PUSH.audio is a full Post Audio Agency with offices in Los Angeles, California and Roanoke, Virginia. Notable clients include Apple, Nike, Universal Pictures, etc. Scott Dudley is also a writer/producer who adapts the artist-driven company mindset to all creative operations at PUSH.audio.
Why is Hip-Hop hard to clear?
Today LIA had the chance to ask Scott Dudley, he explained that from his experience Hip-Hop is one of the hardest genres to find, especially in the ad-space. That's an area where Push.audio shines. Scott shared his Top 5 Tips for improving your success rate in the sync / television, film & ad-space:
5) Split Sheets: Proper split sheets are important. When pitching a song, it's important to know and credit the producer(s) and all writers. Industry standard is 50% producer, 50% songwriters. If a song is pitched with 100% the artist, it's projecting they produced the composition, this track was a buyout or it's inaccurate splits. If your song has a feature and it's registered as one writer, it's the same discrepancy. It could be a buy-out or you (Meet the Klumps Style) wrote all the other rapper's verses. It's subject to disposal and likely deemed a liability.
4) No Samples: Boy oh boy! This one's a heater. Yes a sample chopped up is still a sample. A sample at a different speed in a different dimension is still a sample. You ran the sample through your gameboy bitcrusher and it's unrecognizable is still a sample. It's incredibly risky to include any unauthorized samples when pitching for sync. Even royalty free kits/loops are still a gray area. Be cautious of sites claiming to clear samples as well. This is clearing for distribution, a sync/licensing deal is an entirely different ballpark. Safest bet is 100% non-sampled (I know, aw man no fun!). That's the only true "sky's the limit" scenario.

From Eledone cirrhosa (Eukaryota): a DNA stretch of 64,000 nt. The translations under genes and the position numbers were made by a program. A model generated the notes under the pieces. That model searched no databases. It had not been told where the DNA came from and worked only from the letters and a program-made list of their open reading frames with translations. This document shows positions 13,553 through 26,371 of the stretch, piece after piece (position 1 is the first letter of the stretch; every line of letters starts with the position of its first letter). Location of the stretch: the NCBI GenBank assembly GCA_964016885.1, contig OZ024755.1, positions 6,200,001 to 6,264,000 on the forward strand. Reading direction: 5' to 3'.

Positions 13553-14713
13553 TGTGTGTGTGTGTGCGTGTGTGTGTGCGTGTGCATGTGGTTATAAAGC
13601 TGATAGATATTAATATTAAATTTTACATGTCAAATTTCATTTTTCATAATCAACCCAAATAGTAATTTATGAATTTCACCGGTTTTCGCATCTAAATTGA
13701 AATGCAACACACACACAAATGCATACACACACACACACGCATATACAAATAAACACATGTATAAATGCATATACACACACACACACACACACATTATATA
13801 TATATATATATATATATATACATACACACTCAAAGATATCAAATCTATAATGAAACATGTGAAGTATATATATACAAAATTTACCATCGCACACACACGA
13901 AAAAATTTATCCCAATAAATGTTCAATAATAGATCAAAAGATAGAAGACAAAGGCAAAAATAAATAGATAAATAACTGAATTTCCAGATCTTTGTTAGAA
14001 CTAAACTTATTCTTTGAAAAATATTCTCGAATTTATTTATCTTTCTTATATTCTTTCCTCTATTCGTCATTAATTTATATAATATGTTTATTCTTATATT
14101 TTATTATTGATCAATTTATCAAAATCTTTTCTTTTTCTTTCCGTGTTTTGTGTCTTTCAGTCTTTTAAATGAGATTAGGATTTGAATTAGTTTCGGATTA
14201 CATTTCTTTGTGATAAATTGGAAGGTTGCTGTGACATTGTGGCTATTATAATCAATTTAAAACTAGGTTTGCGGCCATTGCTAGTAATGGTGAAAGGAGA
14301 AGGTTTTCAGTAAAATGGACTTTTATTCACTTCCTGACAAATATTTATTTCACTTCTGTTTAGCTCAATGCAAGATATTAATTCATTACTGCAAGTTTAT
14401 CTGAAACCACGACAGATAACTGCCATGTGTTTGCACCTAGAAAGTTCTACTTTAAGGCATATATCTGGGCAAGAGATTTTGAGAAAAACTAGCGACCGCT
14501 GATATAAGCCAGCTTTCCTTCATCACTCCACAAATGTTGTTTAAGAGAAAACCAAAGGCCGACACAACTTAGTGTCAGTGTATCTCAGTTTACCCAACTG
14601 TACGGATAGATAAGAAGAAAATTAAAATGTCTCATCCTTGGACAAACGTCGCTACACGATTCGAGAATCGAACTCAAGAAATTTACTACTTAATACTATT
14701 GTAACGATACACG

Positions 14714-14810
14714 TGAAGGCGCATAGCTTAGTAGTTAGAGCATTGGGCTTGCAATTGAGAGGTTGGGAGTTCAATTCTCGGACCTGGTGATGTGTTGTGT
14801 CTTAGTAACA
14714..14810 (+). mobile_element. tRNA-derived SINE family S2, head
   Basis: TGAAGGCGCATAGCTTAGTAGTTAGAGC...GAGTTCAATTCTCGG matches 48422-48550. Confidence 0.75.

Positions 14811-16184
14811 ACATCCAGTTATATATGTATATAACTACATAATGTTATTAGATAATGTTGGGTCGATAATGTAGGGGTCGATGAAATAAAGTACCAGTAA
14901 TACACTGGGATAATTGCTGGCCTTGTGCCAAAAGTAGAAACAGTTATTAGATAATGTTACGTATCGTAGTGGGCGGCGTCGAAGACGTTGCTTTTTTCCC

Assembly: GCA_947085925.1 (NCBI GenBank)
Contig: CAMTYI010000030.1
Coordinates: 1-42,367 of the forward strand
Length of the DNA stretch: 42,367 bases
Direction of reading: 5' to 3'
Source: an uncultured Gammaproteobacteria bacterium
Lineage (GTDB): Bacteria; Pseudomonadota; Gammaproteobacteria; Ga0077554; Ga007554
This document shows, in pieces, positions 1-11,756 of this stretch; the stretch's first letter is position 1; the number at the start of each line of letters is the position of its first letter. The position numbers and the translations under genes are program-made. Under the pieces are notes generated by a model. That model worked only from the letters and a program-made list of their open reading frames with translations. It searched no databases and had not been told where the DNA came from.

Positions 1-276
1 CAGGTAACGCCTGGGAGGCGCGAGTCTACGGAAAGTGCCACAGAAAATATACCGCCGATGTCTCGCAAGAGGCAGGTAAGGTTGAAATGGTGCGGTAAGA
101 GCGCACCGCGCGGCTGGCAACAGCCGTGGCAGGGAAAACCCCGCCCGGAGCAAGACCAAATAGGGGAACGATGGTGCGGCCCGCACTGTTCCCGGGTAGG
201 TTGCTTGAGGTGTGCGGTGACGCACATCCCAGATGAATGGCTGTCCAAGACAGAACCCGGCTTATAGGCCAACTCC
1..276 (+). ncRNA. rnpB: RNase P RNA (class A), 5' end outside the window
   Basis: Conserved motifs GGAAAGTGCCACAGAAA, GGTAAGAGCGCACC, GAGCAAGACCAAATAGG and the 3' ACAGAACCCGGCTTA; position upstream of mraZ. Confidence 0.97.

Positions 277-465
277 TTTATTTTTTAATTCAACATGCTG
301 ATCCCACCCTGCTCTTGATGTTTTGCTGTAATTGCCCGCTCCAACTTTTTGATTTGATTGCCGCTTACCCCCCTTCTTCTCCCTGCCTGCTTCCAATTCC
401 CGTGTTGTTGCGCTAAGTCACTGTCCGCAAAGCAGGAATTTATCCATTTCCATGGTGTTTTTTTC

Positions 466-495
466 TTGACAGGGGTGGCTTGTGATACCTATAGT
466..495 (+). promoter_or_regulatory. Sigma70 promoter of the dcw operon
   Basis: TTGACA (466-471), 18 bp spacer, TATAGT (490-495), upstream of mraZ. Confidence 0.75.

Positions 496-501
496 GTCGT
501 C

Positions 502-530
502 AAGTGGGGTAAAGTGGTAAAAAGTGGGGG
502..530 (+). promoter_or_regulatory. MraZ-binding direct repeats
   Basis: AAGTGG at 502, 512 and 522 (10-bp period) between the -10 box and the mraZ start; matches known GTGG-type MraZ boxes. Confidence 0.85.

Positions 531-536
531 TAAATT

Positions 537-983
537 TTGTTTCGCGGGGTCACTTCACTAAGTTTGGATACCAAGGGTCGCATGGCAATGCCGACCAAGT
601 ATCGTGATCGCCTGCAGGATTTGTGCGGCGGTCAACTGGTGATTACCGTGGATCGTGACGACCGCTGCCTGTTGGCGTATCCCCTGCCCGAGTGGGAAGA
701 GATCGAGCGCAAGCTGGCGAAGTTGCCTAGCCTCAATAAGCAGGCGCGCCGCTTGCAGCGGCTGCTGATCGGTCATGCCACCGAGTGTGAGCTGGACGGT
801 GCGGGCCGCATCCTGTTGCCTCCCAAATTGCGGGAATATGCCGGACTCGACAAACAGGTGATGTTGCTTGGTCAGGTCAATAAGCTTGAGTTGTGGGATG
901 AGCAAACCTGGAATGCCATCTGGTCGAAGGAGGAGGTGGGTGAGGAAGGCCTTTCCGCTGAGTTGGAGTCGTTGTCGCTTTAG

3) The New Age: Is this a choir or how did 20 writers get on this song? Yes, this is what I call IBS. Industry Bull Skit. This is a Music Supervisor’s worst nightmare. To chase down one artist who is a 1.3% writer on the song you're trying to clear, only to clear the other 19 and the song not pass due to the unreachability of the 20th. It happens. Our entire repertoire is clearable one-stop. We are not a production music library, but we make it very simple to clear. Keep your songwriters / split sheets pure. This isn't the space for managers, hypemen or investors.
2) Subject Matter / Content: There are searches that will specifically request explicit content occasionally. Not commercials usually. Having a clean version is great, but we have to also keep in mind the subject matter. I don't recommend altering your writing to adhere to commercials, but when pitching for a commercial spot it's important to remember clean content / subject matter.
1) Originality: We personally don't do sound-alikes. There are different era's of Hip-Hop. Creativity is key, innovation musically can escape the box of being defined as contemporary or vintage. You've never heard anything like it, no matter when you lay ears on it.. it's new to you. Ad agencies are always looking for a new sound. A breathe of fresh air. One, it captures attention. "What song is that?" translates to "What Brand is that?” Secondly, you never know how a consumer subconsciously relates to a song. Using a well-known of the decades song can be risky as nostalgia can regurgitate good and negative memories.
Responding to Briefs: This may be at the top of the list for some. If a brief is searching for a certain emotion, never just send your latest single if it’s not on target.